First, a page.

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Duterte signs law simplifying PH legal adoption process

by UNTV News   |   Posted on Thursday, 14 March 2019 02:32 PM

Photo by rawpixel.com from Pexels

MANILA, Philippines – President Rodrigo Duterte has signed a law that will simplify the process of legal adoption in the Philippines.

Duterte signed the Republic Act 11222 or the Simulated Birth Rectification Act on February 22. Malacañang released a copy of the law on Thursday (March 14).

The law would allow the rectification of the simulated birth of a child, in which the simulation was made for the best interest of such child.

The measure defines simulation of birth record as the “tampering of the civil registry to make it appear in the record of birth that a child was born to a person who is not such child’s biological mother, causing the loss of the true identity and status of such child.”

Under the law, a person who simulated a child’s birth record and those who cooperated in doing so prior to the effectivity of the law shall be exempted from criminal, civil or administrative liability provided that it was made “for the best interest of the child and the child has been consistently considered and treated by the person as her, his or their own daughter or son.”

To avail of the amnesty, the person should file a petition for adoption with an application for the rectification of the simulated birth record within ten years from the law’s effectivity.

A person who simulated the birth of a child may avail of adoption proceedings and rectify the birth record if the child has been living with the person for at least three years before the law took effect. Also required is a social department-issued certificate declaring the child legally available for adoption.

The law will also fix the status and filiation of a child whose birth was simulated by giving such child all the benefits of adoption and ensuring that he or she would be entitled to all rights provided to legally-adopted children.

The measure also seeks to provide for a simpler and less costly administrative adoption process that will apply to children who have been living with persons who simulated their birth record for at least three years before the law took effect.

According to the new law, adopters must be Filipino citizens, of legal age, possess full civil capacity and legal rights, of good moral character and have not been convicted of any crime involving moral turpitude.

They must also be emotionally and psychologically capable of caring for children and capable of supporting the child.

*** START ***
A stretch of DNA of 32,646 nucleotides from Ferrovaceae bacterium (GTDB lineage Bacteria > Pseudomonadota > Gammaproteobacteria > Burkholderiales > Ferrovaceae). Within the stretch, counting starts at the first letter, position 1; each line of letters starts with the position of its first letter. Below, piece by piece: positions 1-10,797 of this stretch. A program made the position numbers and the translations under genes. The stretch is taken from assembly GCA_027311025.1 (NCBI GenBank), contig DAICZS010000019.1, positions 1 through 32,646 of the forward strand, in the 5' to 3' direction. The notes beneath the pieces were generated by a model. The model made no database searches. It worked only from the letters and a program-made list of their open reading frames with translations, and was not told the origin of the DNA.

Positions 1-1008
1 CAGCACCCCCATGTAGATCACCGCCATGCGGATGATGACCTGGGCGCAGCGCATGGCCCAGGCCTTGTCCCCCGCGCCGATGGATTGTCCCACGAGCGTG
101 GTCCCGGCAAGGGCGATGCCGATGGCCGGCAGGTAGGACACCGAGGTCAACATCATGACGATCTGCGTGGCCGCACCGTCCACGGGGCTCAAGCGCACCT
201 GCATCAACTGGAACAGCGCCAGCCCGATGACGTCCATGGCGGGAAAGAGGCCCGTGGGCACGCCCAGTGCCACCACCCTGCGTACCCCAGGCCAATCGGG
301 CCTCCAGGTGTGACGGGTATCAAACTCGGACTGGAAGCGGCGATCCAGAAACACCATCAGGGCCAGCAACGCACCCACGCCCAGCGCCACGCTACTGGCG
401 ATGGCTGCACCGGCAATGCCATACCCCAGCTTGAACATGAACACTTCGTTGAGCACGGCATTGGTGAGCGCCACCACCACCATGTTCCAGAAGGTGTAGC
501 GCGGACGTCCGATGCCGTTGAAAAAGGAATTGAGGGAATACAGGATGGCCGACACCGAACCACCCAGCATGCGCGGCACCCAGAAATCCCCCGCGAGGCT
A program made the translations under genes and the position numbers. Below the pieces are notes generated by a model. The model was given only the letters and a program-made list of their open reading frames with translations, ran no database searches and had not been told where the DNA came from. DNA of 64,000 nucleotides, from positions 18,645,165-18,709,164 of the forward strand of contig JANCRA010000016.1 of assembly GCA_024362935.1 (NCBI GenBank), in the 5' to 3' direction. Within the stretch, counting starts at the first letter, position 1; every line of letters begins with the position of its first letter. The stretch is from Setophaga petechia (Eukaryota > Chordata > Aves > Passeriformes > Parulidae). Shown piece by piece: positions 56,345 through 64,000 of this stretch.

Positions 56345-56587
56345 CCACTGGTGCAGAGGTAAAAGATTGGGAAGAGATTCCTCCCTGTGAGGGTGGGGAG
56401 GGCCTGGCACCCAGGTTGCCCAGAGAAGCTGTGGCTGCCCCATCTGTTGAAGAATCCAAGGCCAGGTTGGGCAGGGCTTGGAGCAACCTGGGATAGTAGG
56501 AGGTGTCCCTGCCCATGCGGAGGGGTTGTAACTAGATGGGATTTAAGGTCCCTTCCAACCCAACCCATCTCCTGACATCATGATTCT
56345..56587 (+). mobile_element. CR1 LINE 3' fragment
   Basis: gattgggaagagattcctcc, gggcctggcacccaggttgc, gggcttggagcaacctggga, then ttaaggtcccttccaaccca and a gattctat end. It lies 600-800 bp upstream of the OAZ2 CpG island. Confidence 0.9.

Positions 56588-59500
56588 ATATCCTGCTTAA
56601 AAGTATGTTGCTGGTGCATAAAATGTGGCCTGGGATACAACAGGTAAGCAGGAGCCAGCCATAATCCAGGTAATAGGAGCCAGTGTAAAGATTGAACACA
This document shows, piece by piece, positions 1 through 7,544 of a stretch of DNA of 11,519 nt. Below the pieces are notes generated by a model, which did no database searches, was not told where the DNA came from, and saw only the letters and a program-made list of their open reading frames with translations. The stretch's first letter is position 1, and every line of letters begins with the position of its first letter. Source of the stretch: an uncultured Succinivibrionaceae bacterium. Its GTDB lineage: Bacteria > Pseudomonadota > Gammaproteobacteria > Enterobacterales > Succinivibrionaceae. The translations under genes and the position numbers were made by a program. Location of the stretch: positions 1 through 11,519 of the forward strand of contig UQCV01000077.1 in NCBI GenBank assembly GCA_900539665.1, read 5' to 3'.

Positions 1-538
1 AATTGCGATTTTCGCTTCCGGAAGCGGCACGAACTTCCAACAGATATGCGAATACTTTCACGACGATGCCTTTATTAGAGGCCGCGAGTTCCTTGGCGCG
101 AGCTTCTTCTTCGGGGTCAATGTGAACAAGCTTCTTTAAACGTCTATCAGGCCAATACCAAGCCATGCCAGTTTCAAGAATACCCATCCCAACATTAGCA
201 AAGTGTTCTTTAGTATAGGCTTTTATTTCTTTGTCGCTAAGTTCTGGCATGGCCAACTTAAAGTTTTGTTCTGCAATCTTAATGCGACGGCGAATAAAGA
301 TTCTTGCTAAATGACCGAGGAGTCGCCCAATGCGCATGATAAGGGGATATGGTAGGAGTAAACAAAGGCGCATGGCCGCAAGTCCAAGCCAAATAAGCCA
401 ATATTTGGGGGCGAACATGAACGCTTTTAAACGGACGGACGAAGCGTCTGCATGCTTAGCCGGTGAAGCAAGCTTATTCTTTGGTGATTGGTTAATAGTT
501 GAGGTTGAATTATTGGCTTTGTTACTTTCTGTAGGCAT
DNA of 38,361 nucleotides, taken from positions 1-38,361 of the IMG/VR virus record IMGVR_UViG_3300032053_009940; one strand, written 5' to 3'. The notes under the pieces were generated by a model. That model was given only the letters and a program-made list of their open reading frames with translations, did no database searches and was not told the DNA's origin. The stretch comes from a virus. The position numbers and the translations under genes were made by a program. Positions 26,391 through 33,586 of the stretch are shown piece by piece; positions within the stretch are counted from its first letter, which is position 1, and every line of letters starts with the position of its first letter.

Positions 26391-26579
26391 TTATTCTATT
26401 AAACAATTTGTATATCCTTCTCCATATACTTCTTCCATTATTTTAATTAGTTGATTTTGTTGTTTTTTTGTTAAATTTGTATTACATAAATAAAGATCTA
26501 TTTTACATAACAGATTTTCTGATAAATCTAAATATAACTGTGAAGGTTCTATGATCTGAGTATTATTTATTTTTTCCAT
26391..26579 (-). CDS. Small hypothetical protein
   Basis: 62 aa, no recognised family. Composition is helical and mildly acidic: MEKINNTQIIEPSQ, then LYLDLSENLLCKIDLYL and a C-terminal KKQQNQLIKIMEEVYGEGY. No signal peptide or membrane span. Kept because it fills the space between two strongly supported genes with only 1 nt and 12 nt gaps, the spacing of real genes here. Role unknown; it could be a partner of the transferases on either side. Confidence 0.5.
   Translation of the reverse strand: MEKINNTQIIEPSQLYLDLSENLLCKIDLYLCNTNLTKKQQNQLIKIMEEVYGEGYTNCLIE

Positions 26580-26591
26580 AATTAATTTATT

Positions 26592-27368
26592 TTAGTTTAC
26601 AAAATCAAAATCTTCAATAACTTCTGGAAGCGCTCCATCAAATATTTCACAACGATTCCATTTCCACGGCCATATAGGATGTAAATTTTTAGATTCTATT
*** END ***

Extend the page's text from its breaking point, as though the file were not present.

For couples where one of the adopters is a foreign national married to a Filipino, the foreigner must have been residing in the Philippines for at least three continuous years before filing of the petition for adoption and application for rectification of simulated birth control.

If an adoptee is 10 years old or over, a written consent of the adoptee is required. The same is also needed from the “legitimate and adopted daughters and sons, 10 years old and above, of the adopter and adoptee, if any.”

The petition should be supported by a copy of the simulated birth or foundling certificate of the child, affidavit of admission if the simulation was done by a third person, a certification from the village chief attesting that the petitioners are residents of the village and the child has been living with them, and a certificate declaring the child legally available for adoption from the Department of Social Welfare and Development (DSWD).

The law also requires petitioners to present affidavits of at least two disinterested persons who reside in the same village where the child resides, attesting that the child has been living with the petitioner for at least three years prior to the effectivity of the Act.

Instead of going through court proceedings, those who seek to adopt a child may file a petition with the social welfare and development officer of the town where the child lives. The social welfare secretary shall decide on the petition within 30 days from receipt of the recommendation of the agency’s regional director.

If the petition is granted, the adopted child would be considered a legitimate son or daughter “for all intents and purposes and as such is entitled to all the rights and obligations provided by the law.”

Adoption may be rescinded an adopter committed repeated physical or verbal maltreatment to the adoptee, made an attempt on the life of the adoptee, sexually assaulted the adoptee, abandoned and failed to comply with parental obligations or any acts that are detrimental to the psychological and emotional development of the adoptee.

An adoptee may file a petition for rescission with the assistance of the DSWD if he or she is a minor or over 18 years old but is incapacitated.

Under the law, those who obtained adoption through coercion, fraud, undue influence, improper inducement or other similar acts may be penalized with imprisonment from six years to 12 years and/or a fine of no less than P200,000.

Non-compliance with the procedures and safeguards provided by the law for adoption, and subjecting or exposing the child to danger, abuse, or exploitation are also punishable under the law. – Robie de Guzman